Microschools Offer Montana Families Creative, Learner-centered Education Options

microschools

Montana families are choosing microschools for personalized, learner-centered education. Educators like Christa Hayes are creating small schools focused on outdoor learning and project-based academics. These microschools offer new educational options and a strong sense of community for students.

Covid was the catalyst. When her children’s schools shut down in the spring of 2020, and her college classes went online, Hayes began hearing from parents who wanted tutoring services. She also wanted to help her own three children stay on track academically, and find a way for them to have small, safe social interactions. 

In fall 2020, Hayes leased a gym downtown with large garage doors that opened wide, providing for maximum ventilation. She spaced children six feet apart, enabling them to meet in person while working through their remote public school curriculum. In addition, Hayes offered all kinds of enrichment activities, focused on project-based learning and frequent outside expeditions.

The Micro-School Builder’s Handbook: Personalized Learning for Your Child, and an Amazing Business for You
  • Linaberger, Mara (Author)
  • English (Publication Language)
  • 176 Pages – 04/08/2018 (Publication Date) – Independently published (Publisher)

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A bit of techno typing

What happens when you give kids support and an open playground?

Austin Kleon’s son, Owen, dropped his latest SoundCloud album.

He’s 11.

My favorite track, Typing, is embedded here. It’s a banger of creativity. And heavily influenced by Kraftwerk and Daft Punk, just like I am.

Oh, the possibilities.


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NASA, Voyager, and long-term project-based learning

voyager 1 probe

The premise for the first Star Trek film featuring the original series cast proposes that a probe from Earth, Voyager 6, traveled so far and accumulated so much information as it traveled the cosmos that it achieved sentience. And when it did, it wanted to return to “The Creator” and deliver all that information.

Trust me, that first Star Trek movie is the most “sci-fi” of the entire series, except maybe Star Trek: Beyond.

While no probe named Voyager 6 ever launched, the idea of a probe transmitting data back home after traveling billions of miles is still very much a reality and not science fiction.

However, you may have heard that Voyager 1, launched nearly 50 years ago, began transmitting gibberish back to NASA a few months ago. Many feared the worst. Voyager kept transmitting data, signifying it was alive, but something happened to the data transmissions.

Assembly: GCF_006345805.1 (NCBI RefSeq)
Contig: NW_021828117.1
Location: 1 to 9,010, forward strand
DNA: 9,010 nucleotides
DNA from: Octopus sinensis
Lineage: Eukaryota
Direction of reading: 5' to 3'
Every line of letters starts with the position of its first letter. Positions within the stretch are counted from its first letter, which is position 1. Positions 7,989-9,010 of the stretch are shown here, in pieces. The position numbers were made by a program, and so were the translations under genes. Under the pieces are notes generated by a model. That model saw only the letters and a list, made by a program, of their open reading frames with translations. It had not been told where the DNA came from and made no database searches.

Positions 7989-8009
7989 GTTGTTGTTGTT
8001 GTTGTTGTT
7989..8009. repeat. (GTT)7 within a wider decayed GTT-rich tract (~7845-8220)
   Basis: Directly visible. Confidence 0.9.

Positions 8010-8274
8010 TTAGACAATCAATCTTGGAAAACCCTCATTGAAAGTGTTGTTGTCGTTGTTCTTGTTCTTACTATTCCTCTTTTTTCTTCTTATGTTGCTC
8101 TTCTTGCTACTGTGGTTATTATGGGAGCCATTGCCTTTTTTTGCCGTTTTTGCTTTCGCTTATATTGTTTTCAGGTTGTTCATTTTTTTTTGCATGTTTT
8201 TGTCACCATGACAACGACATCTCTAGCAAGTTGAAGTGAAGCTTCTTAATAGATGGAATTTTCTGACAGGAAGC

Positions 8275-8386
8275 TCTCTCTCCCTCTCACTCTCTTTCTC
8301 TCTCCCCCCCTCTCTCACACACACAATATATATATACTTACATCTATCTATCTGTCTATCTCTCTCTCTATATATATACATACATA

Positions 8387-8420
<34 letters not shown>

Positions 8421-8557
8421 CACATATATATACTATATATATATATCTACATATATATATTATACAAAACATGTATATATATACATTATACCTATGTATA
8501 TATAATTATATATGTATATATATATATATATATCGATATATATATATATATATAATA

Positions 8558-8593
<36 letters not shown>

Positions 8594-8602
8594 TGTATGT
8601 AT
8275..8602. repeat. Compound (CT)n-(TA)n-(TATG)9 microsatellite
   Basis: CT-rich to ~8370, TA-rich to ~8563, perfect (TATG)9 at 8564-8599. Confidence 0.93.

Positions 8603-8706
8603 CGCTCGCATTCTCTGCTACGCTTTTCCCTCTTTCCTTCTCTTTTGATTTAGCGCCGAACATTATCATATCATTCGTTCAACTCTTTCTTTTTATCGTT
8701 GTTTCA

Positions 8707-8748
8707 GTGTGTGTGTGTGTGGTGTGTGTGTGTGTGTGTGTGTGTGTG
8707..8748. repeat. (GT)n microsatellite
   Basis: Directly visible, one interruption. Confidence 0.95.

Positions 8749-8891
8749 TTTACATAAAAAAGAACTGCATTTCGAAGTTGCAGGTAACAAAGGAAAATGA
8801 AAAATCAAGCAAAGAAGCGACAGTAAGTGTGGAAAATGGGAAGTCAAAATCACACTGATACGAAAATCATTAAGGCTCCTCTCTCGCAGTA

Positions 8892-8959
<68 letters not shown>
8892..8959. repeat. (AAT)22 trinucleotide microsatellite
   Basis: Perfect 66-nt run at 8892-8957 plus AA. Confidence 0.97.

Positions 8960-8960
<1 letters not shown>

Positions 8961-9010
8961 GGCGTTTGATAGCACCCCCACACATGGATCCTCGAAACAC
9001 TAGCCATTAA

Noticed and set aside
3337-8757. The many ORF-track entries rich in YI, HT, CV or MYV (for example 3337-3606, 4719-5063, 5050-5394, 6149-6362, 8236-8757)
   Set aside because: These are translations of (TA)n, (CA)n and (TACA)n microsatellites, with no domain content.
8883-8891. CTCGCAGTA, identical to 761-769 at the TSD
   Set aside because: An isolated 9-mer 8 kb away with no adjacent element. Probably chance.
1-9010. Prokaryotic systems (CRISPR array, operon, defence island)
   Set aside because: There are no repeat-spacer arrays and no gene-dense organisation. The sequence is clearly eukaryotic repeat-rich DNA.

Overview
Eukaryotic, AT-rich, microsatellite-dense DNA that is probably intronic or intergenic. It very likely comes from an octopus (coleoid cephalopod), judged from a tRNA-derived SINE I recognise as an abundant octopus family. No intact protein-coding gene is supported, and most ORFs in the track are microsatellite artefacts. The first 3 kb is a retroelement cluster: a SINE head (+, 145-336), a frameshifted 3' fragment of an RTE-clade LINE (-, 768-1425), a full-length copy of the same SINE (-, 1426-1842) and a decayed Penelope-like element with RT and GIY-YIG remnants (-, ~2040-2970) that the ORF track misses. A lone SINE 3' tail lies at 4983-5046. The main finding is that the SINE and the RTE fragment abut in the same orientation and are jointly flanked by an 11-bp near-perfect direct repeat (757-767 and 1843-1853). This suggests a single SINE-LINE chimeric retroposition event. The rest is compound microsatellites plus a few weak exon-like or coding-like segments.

After five months of work, the Voyager team worked some coding magic to restore the code and restart regular transmissions.

“When the time came to get the signal, we could clearly see all of a sudden, boom, we had data, and there were tears and smiles and high fives… Everyone was very happy and very excited to see that, hey, we’re back in communication again with Voyager 1. We’re going to see the status of the spacecraft, the health of the spacecraft, for the first time in five months.”

Linda Spilker, project scientist for NASA’s two Voyager spacecraft at JPL

Talk about project-based learning at work…

Perhaps there’s no better example of the importance of project-based learning in schools than a story like this. When has anyone tried to change the code on an object over 15 billion miles from the Earth?

Never. There’s no guidebook for a project like this, no curriculum to refer to, no content standards. Just a group of experts trying everything they know to solve a problem.

And this project has been going for nearly 50 years. Share that with your students when they think they’ve been working on a project for too long.


Thanks for taking the time to read this post. If you’ve enjoyed the insights and stories, consider showing your support by subscribing to my weekly newsletter. It’s a great way to stay updated and dive deeper into my content. Alternatively, if you love audiobooks or want to try them, click here to start your free trial with Audible. Your support in any form means the world to me and helps keep this blog thriving. Looking forward to connecting with you more!

Counting what counts

pexels-photo-1010973.jpeg
Photo by Miguel Á. Padriñán on Pexels.com

“It would be nice if all of the data which sociologists require could be enumerated because then we could run them through IBM machines and draw charts as the economists do. However, not everything that can be counted counts, and not everything that counts can be counted.”

William Bruce Cameron

If there was a better quote for how many schools assign grades to student work, I don’t know what it might be.

Yes, the US’s most popular form of grading still uses letter grades. I know I know, those letters have numbers assigned to them to make it easy for teachers to score.

But who decided what the numbers meant, and why is the range for failure so huge compared to everything else?

Normally, on a 100-point grading scale, more than half of the “numbers” give you a failing grade.

Really? Can we finally admit that, much like Whose Line is it Anyway, the points don’t matter?

Authentic work, the goal so many of us in education are working toward, isn’t easy to “count,” no matter how you frame it.

But the skills students learn when they are presented with real problems and shared with a real audience absolutely count.